Wednesday, March 28, 2012

Animal Instincts

Sorry, folks. I have a lot of opinions. This post was inspired by my good friend, Randi.

Both Randi and I grew up together and we both grew up with animals. Randi had Mammy kitty, Cuddles the bunny, and Hippie-Lou the dog. I had Brownie the absolute terror of a dog, and then we got the absolute love of my life, Phillie, the cocker spaniel with the littlest brain but the biggest heart. We also had Snottie boogers, the odd-looking dog, JJ the parakeet (among many) and a newt named Norton. I grew up loving animals and wanting to have them in my life. When I graduated college, I got two cats, Moue and Shadow, from the local LA County Shelter. Moo was a little kitten, and Shadow had been knocked up, wandering the streets. I had Shadow (or Sister) for nearly 10 years before she succumbed to several health problems, among them diabetes, a brain tumor, and colon problems. I have loved all my animals, and I have taken care of them, to an extreme in some cases. Phillie was my pride and joy, my first best friend, and will always by my favorite. He was just a dog that came into my life at the right time and the right place. I had just turned 12, was quite smart and motivated, but had a hard time being my own person at such a young age. Phillie was my bud, not caring what I looked like, or how I dressed. Phillie actually did me a favor. He was sick and dying, but I was in Philadelphia. I flew home and he hung on. I knew it was time for him to go, and he let me hold him in my lap in the car ride and at the vets. He was such a cool pup, I still miss him to this day.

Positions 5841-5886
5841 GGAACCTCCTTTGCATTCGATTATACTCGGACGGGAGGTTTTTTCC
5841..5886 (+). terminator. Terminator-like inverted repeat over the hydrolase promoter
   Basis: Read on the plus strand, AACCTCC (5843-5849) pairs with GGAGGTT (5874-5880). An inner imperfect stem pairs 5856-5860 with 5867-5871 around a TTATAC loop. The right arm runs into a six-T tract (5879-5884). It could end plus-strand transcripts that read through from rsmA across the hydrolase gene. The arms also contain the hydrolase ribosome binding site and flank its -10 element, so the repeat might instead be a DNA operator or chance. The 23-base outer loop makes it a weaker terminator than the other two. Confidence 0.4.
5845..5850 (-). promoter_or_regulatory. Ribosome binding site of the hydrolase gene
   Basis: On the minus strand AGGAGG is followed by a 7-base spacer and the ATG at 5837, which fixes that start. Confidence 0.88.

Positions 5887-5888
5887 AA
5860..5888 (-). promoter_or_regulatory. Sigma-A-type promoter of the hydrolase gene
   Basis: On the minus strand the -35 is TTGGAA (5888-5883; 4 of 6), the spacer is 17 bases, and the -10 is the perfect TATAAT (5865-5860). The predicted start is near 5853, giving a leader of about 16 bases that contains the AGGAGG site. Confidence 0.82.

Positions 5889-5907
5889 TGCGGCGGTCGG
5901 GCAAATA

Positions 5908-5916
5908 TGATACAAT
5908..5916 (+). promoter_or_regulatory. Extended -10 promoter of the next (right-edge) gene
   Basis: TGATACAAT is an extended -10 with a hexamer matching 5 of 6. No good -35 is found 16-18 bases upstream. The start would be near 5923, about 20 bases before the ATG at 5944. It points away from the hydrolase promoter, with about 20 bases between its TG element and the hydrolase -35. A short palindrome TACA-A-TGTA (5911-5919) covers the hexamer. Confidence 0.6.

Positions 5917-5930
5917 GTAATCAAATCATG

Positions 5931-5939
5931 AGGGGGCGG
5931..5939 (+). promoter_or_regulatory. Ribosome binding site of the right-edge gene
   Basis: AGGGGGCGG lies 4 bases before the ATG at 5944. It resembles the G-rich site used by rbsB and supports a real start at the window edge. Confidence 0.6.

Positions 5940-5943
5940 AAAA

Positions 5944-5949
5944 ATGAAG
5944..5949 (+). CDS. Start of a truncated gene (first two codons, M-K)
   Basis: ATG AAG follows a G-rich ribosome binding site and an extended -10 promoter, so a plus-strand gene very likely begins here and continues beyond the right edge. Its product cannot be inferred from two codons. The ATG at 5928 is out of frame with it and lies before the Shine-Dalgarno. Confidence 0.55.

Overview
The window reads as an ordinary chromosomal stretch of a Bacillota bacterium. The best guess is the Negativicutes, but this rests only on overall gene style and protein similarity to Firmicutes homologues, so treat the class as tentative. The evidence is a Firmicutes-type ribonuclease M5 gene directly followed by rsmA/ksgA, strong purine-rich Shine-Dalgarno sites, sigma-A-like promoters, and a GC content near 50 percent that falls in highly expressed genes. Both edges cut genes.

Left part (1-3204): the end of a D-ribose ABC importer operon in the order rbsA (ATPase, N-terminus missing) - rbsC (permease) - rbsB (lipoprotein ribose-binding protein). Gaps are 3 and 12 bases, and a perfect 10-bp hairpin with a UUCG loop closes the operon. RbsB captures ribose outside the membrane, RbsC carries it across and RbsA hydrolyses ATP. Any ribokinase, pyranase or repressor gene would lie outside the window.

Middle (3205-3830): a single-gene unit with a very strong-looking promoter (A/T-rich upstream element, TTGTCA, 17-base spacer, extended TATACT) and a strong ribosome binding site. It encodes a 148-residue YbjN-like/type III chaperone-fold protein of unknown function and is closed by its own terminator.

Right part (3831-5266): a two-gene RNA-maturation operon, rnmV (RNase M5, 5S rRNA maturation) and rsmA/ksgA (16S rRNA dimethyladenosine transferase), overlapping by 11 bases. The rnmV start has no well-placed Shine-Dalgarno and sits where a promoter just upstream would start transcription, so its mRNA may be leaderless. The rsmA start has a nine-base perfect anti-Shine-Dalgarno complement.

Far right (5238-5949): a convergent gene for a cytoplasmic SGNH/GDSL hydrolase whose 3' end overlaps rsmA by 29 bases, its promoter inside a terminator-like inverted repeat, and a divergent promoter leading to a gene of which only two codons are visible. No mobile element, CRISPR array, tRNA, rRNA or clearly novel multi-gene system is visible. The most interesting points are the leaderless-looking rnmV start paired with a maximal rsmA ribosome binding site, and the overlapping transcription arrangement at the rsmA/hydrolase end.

Shadow came down with the diabeetus, and we ended up having to check her sugar twice daily, give her insulin shots twice daily. I actually would test my cat's blood sugar prior to my morning coffee. If you know me, this is a big deal, trust me. But, we got into a good habit, and things worked out for the most part. I don't think Shadow suffered too much with her diseases. We kept her comfortable until the end, when her health was failing, her lungs were filling up with fluid, we decided it was the humane thing to euthanize her. I'm not sure if she was grateful for the relief or not, but I know that both Alex and I felt a sense of release. We missed her terribly, but knew she was at least not suffering anymore.
Are other people's stories about their pets the same? Hardly. I had a friend who had to put a young kitten to sleep, it was so sick. All of these experiences shape our lives, and it's lovely and wonderful to be responsible for another life, to have an animal contribute to our rich experiences. I think I will always have animals in my life, even when I'm old and gray. I think they're wonderful.